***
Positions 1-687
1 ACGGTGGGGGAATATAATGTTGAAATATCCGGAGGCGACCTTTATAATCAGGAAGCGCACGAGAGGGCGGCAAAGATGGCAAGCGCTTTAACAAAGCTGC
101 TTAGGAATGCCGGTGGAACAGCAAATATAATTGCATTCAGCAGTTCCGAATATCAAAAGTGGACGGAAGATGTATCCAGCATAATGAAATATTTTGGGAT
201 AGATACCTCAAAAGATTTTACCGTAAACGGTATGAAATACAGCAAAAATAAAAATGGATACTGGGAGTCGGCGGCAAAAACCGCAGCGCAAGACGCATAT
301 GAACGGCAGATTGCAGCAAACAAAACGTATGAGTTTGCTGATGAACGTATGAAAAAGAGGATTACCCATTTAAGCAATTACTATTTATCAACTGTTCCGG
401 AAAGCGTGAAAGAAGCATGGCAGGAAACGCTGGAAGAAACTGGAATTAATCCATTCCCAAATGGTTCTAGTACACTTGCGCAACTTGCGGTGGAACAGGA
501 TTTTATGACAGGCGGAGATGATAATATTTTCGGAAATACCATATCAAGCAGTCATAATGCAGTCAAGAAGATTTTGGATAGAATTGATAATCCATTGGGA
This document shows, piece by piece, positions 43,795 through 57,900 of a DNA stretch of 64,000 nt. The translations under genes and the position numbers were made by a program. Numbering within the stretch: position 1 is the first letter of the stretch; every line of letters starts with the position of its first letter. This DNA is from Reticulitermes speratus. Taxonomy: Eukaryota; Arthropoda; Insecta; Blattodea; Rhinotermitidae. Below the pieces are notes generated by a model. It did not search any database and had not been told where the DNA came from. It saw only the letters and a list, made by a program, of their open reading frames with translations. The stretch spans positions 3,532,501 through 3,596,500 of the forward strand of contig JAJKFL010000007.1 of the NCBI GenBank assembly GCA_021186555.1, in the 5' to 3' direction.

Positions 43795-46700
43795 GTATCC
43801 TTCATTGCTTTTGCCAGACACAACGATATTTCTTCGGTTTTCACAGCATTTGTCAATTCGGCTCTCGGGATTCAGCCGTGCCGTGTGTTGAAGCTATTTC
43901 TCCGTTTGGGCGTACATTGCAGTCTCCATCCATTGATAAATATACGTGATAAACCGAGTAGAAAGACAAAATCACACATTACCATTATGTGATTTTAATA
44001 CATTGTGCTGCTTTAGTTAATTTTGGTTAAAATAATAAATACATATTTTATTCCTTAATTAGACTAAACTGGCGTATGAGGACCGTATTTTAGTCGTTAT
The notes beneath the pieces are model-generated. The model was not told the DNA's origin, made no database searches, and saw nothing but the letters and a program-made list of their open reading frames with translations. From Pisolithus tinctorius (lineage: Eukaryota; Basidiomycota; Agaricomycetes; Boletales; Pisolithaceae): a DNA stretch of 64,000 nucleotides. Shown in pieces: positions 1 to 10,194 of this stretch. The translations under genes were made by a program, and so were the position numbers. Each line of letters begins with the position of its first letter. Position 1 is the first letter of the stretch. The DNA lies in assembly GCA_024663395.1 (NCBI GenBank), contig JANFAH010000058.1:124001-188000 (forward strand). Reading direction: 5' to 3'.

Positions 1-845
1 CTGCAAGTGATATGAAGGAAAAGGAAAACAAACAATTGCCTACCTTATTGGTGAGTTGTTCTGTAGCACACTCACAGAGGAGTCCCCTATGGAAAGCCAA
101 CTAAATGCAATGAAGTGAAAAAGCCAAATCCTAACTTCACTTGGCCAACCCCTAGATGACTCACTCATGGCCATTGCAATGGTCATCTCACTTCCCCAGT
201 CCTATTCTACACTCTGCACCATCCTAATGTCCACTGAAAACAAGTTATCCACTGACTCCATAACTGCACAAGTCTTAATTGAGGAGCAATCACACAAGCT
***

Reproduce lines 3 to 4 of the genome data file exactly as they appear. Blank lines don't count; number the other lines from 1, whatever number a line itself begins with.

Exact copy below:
101 TTAGGAATGCCGGTGGAACAGCAAATATAATTGCATTCAGCAGTTCCGAATATCAAAAGTGGACGGAAGATGTATCCAGCATAATGAAATATTTTGGGAT
201 AGATACCTCAAAAGATTTTACCGTAAACGGTATGAAATACAGCAAAAATAAAAATGGATACTGGGAGTCGGCGGCAAAAACCGCAGCGCAAGACGCATAT